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Home Editorials of Interest Taipei Times Reform key to creation of national structure

Reform key to creation of national structure

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In 1996, Taiwan held its first direct presidential election. As a native Taiwanese and a member of the Chinese Nationalist Party (KMT), then-president Lee Teng-hui (李登輝) played a key role in the nation’s transition to democracy. This offered an opportunity for the KMT to transform itself into a “Taiwanese Nationalist Party” and for the Republic of China (ROC) to gain a new lease on life here in Taiwan.

If Taiwan could have had a new constitution as a result, the ROC in exile would have entered history, putting an end to the period between 1949 and 1996, although, since the writing and implementation of a new constitution would take some time, that would perhaps not have happened until 2000.

That would have been the prelude to the formation of a new country. A constitution based on Lee’s 1999 “special state-to-state” formula would have led to the creation of a new reality and a new political vision for Taiwan.

This new political vision would have looked something like this: China in exile would have ceased to exist in 1949, and the creation of a new China would not be incomplete because there was another China elsewhere. Perhaps Taiwan and China would have been able to establish peaceful state-to-state relations, and as the two countries devoted themselves to their own national development, a new era would have begun in Asia.

Rather than saying that the presidency of Chen Shui-bian (陳水扁) from 2000 to 2008 and the presidency of Ma Ying-jeou (馬英九) from 2008 to next year signify the development of a nation, it would probably be better to say that this period has been a competition between two nations within a single statehood; between a Taiwanese Taiwan and a Chinese Taiwan. This split identity has destroyed the significance of the attempt to rebuild the nation through direct presidential elections.

The KMT’s change from being anti-communist to being pro-communist was a negative consequence of the party’s Chinese identity. The ROC state apparatus has existed in Taiwan for longer than it existed in China, but it still values the 38 years that it ruled China over the 66 years that it has ruled Taiwan. This regime in exile has failed to accomplish its localization, but this fictional state has never stopped extrapolating from its fragmentary existence and fantasizing about the completeness of its own existence.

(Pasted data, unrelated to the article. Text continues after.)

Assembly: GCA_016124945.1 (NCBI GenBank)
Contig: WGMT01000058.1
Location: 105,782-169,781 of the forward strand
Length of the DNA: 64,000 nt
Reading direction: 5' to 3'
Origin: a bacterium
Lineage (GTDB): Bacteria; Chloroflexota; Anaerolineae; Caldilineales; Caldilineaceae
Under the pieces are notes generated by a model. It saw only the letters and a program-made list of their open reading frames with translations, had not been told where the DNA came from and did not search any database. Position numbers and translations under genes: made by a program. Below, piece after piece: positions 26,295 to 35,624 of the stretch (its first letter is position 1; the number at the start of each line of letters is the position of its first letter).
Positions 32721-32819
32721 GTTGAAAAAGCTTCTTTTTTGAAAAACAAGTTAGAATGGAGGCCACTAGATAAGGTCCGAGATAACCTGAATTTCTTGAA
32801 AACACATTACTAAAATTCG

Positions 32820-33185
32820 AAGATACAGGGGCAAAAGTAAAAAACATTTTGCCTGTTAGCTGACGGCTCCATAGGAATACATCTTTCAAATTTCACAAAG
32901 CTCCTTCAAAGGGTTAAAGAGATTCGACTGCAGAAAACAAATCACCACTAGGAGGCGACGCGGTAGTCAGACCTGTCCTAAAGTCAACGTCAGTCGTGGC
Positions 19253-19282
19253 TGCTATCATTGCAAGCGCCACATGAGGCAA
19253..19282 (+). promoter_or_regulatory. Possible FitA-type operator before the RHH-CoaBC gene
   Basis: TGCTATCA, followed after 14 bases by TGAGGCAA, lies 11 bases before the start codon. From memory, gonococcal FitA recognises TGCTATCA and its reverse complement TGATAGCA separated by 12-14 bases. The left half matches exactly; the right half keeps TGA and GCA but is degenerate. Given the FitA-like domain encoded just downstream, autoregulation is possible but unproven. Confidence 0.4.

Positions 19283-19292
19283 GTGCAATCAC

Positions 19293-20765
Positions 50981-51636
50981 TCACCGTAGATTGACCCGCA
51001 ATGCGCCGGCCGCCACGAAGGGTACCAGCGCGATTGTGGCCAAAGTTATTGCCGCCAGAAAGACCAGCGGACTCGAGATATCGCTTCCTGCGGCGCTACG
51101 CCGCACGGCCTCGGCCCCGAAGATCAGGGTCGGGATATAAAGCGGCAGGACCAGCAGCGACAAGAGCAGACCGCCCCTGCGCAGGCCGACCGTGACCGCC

The KMT has hijacked the ROC and become obsessed with the party-state. In an effort to secure its minority rule, the party has recruited a group of native Taiwanese politicians who have forgotten their integrity due to personal gain.

However, democratic principles are all but certain to eliminate such minority rule, and the wise and enlightened Taiwanese will not continue to obey a colonial ruler. This is the predicament facing the KMT as it attempts to maintain a fictional Chinese state in Taiwan.

No matter how much it wants to make “micro-adjustments” to high-school curriculum guidelines, the government will be unable to curb the Taiwanese identity from growing stronger.

Still, some people continue to fail to think things through, and they are entering a dead end that everyone else rejects.

Without a new constitution, there is still no way out for this “country,” even after five direct presidential elections. Both the party-state and pro-localization formula face challenges today. Despite the expedient measure of maintaining the “status quo,” a revolutionary new Taiwanese national structure must be established.

Lee Min-yung is a poet.

Translated by Eddy Chang

Source: Taipei Times - Editorials 2015/07/14

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